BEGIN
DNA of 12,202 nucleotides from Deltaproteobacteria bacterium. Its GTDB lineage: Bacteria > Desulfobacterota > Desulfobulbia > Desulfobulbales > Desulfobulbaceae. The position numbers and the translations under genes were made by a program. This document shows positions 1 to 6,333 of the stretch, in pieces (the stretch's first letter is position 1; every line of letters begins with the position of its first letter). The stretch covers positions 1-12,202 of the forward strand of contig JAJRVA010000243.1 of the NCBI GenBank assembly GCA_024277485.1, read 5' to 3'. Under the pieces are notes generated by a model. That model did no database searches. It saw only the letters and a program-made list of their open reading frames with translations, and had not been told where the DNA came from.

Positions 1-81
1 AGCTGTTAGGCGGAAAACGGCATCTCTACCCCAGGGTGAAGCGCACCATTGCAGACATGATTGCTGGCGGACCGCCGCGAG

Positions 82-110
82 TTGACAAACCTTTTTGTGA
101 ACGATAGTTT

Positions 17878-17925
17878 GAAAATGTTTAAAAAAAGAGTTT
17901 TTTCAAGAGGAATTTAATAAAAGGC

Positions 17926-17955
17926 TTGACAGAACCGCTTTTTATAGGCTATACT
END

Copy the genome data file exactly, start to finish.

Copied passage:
DNA of 12,202 nucleotides from Deltaproteobacteria bacterium. Its GTDB lineage: Bacteria > Desulfobacterota > Desulfobulbia > Desulfobulbales > Desulfobulbaceae. The position numbers and the translations under genes were made by a program. This document shows positions 1 to 6,333 of the stretch, in pieces (the stretch's first letter is position 1; every line of letters begins with the position of its first letter). The stretch covers positions 1-12,202 of the forward strand of contig JAJRVA010000243.1 of the NCBI GenBank assembly GCA_024277485.1, read 5' to 3'. Under the pieces are notes generated by a model. That model did no database searches. It saw only the letters and a program-made list of their open reading frames with translations, and had not been told where the DNA came from.

Positions 1-81
1 AGCTGTTAGGCGGAAAACGGCATCTCTACCCCAGGGTGAAGCGCACCATTGCAGACATGATTGCTGGCGGACCGCCGCGAG

Positions 82-110
82 TTGACAAACCTTTTTGTGA
101 ACGATAGTTT

Positions 17878-17925
17878 GAAAATGTTTAAAAAAAGAGTTT
17901 TTTCAAGAGGAATTTAATAAAAGGC

Positions 17926-17955
17926 TTGACAGAACCGCTTTTTATAGGCTATACT